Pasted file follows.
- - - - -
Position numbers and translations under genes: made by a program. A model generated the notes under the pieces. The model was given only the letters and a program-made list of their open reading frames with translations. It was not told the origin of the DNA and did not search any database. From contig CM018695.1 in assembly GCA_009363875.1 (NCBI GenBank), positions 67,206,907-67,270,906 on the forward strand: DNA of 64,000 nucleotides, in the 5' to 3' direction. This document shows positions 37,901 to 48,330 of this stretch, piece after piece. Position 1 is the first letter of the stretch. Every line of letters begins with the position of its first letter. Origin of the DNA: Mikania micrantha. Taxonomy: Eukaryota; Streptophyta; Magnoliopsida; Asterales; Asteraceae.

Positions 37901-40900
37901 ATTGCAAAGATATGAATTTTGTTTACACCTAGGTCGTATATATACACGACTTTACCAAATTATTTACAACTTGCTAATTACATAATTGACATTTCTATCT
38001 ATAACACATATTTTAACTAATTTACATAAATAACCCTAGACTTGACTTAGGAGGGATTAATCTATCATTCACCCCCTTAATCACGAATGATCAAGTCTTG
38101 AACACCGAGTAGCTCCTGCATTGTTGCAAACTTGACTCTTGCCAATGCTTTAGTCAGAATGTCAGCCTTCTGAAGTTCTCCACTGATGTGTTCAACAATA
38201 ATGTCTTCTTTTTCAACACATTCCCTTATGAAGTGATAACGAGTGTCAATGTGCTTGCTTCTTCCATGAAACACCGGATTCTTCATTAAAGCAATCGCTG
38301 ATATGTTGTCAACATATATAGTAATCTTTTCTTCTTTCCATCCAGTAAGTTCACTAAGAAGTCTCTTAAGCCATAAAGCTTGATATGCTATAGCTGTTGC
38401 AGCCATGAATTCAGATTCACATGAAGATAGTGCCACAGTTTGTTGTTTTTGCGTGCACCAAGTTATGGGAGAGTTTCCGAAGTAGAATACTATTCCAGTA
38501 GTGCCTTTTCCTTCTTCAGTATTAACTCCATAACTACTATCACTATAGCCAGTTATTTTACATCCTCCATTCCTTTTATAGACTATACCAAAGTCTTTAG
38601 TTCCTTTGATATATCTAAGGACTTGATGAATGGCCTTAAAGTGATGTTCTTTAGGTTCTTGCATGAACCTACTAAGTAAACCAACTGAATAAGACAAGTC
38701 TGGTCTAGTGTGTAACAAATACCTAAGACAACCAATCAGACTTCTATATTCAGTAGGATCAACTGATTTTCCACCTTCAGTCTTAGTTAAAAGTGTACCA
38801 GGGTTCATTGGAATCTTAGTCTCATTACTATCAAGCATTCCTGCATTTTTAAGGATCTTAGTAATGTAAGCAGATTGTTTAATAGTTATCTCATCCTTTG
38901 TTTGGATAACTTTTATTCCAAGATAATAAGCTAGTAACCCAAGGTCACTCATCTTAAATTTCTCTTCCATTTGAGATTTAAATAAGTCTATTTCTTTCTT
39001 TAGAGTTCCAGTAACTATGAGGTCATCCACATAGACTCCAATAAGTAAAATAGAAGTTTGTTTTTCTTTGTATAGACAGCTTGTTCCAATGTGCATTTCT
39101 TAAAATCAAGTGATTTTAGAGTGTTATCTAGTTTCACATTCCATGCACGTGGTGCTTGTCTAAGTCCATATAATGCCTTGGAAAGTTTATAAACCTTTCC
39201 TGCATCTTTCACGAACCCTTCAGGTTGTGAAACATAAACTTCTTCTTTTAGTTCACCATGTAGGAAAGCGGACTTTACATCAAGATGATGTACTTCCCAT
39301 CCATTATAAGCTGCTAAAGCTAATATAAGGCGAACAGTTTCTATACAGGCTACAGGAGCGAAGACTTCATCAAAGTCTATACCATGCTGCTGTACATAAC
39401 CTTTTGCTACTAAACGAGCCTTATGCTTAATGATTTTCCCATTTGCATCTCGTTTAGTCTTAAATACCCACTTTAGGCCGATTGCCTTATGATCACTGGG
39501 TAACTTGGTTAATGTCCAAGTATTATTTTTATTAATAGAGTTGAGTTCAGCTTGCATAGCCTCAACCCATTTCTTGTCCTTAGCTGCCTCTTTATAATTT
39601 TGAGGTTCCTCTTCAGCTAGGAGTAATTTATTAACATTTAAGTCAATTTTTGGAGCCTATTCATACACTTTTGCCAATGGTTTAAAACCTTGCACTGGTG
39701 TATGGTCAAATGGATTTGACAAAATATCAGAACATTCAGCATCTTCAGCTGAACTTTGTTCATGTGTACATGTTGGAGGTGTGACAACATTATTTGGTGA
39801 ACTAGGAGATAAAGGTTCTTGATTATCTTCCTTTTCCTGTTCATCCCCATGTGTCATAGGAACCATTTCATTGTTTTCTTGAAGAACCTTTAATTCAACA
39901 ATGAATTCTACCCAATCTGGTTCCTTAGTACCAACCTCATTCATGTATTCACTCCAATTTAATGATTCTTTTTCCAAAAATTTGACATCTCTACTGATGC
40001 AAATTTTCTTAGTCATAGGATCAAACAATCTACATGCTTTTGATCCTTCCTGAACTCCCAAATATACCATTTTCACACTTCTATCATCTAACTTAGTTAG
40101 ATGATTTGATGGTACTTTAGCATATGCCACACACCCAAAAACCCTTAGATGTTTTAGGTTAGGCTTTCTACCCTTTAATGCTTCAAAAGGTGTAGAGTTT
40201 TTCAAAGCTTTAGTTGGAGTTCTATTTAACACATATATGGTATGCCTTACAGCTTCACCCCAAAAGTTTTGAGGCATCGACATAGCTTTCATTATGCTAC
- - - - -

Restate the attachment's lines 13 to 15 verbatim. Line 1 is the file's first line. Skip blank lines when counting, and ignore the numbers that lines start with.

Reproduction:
38901 TTTGGATAACTTTTATTCCAAGATAATAAGCTAGTAACCCAAGGTCACTCATCTTAAATTTCTCTTCCATTTGAGATTTAAATAAGTCTATTTCTTTCTT
39001 TAGAGTTCCAGTAACTATGAGGTCATCCACATAGACTCCAATAAGTAAAATAGAAGTTTGTTTTTCTTTGTATAGACAGCTTGTTCCAATGTGCATTTCT
39101 TAAAATCAAGTGATTTTAGAGTGTTATCTAGTTTCACATTCCATGCACGTGGTGCTTGTCTAAGTCCATATAATGCCTTGGAAAGTTTATAAACCTTTCC